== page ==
Alex Gordon, Sign Salad, looks at how brands can align themselves with the new cultural rendering of “premium-ness”. Due to the widespread premiumisation strategies in Western markets, consumers have grown used to the idea of “accessible luxury” – and old cues aren’t working as well any more. In Shifting signifiers of premium, and how brands can adapt, Gordon looks at an emergent narrative around the concept of “premium”, for example, brands are beginning to code premium-ness as artisan value.

In How to be premium in an age of high expectations, Andy Wardlaw, MMR Research, discusses two types of premium shopper: traditional and discerning, and two types of premium brand personality – the first is genuine, traditional and credible, while the second is challenging, free spirited and quirky.

In this opinion piece, How to build a premium brand – deliver satisfaction, not happiness, John Kenny, FCB Chicago, argues that premium brands are not built on niche appeals. Instead, they’re built by brands that engage in culture with a convincing point of view about what goals, values and expectations are worthy of pursuit. Tesla, Lululemon and Tito’s Vodka are discussed.

In On premiumisation: The paradox of Amazon vs luxury experiences, Dr Martina Olbertova states luxury brands need to adopt a strategy that puts them somewhere in the middle to embody the luxury/premium essence in ways that are seen as relevant today. They need to embrace both cultural relevance (having a strong voice and message) and contextual relevance (using the right channels in the right ways). Olbertova discusses five lessons that luxury brands can learn from Amazon to keep them competitive in a global marketplace.

Looking to Eastern markets, Kantar’s Doreen Wang explores how China's internal market has become a test bed for Chinese companies to build premium brands that satisfy the demand for consumption of luxury or premium items. In China’s premium strategy, Wang outlines the key criteria that help brands move from a value to a premium proposition.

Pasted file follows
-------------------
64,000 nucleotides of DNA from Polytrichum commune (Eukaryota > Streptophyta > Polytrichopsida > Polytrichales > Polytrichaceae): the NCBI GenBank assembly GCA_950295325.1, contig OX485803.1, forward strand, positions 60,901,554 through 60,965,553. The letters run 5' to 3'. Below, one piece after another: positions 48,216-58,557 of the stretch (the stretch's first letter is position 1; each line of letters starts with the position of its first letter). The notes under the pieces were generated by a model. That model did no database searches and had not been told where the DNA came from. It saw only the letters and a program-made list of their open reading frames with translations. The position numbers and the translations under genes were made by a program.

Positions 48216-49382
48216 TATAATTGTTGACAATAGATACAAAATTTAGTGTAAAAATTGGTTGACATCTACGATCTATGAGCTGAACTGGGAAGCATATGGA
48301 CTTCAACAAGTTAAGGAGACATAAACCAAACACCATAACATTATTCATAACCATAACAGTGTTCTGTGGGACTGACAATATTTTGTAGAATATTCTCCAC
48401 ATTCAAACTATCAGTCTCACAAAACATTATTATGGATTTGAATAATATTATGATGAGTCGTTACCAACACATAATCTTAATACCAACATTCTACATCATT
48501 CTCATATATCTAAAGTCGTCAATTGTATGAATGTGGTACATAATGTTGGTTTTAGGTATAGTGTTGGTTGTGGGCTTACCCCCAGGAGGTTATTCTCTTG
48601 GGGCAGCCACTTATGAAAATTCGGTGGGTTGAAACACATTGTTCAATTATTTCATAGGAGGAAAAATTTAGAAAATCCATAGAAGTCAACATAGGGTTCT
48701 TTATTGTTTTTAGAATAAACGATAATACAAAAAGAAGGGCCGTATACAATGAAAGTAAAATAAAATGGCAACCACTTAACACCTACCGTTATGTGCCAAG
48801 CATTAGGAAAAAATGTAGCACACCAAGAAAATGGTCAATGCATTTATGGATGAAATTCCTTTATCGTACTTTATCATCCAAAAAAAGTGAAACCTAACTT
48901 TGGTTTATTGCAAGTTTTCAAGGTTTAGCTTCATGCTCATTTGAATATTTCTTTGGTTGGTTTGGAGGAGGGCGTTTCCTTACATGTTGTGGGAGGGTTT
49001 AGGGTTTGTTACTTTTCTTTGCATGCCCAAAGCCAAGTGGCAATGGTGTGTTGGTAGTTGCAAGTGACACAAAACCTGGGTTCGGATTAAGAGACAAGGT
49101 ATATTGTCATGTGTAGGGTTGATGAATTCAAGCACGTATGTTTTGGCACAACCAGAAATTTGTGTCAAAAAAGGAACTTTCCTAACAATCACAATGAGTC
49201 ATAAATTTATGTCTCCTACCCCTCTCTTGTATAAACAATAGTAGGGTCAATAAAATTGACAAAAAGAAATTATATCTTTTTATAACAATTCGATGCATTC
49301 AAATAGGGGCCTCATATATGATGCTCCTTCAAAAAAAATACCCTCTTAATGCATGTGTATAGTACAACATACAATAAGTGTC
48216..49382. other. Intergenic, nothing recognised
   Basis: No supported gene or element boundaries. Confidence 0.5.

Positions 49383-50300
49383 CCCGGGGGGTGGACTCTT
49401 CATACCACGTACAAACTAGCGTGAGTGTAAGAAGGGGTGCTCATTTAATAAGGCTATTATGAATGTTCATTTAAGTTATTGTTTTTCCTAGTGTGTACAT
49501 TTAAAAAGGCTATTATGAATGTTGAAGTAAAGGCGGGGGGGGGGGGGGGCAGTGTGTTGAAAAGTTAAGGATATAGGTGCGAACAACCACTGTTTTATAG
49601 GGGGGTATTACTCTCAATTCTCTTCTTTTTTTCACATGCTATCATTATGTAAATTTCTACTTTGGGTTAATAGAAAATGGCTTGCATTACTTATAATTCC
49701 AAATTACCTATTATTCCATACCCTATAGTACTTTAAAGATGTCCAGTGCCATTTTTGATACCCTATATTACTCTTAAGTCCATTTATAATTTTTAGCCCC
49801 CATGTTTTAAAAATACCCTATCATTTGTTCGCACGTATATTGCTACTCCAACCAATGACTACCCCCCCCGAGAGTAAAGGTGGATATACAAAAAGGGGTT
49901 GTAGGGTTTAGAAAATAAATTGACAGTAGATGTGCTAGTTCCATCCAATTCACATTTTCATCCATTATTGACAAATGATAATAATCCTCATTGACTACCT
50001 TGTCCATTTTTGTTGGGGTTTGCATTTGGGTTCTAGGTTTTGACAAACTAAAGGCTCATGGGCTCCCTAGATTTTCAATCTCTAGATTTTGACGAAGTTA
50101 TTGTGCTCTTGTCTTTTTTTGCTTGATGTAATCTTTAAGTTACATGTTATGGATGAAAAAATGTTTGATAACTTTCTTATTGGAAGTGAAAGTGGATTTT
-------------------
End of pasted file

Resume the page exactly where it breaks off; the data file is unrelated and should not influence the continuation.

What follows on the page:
In The new challenge of China’s emerging affluent class: Juggling it all, Tom Doctoroff, Prophet, looks at the evolving motivations of China’s emerging affluent class – primarily in their 30s and 40s – due to rising incomes and expanding lifestyle choices. Five strategies marketers can employ to maximize brand relevance are discussed.

Dave McCaughan, Bibliosexual, looks at how, across Asia, there is a rising, still fast-growing middle, and more importantly upper-middle class who want a slightly better, rarer, more unique experience. Read more in Premiumisation: An Asian norm.

Tahaab Rais, FP7 McCann MENAT, looks at The redefinition of affluence in an evolving Middle East. The author discusses the subtle cues of affluence emerging in today’s Middle East, where there is a big difference between being rich and being affluent – the latter speaks to something deeper and more meaningful.

Not enough time to read all the articles? Admap subscribers can access a deck that summarises the knowledge, evidence and guidance from all the authors, and offers key considerations on the topic.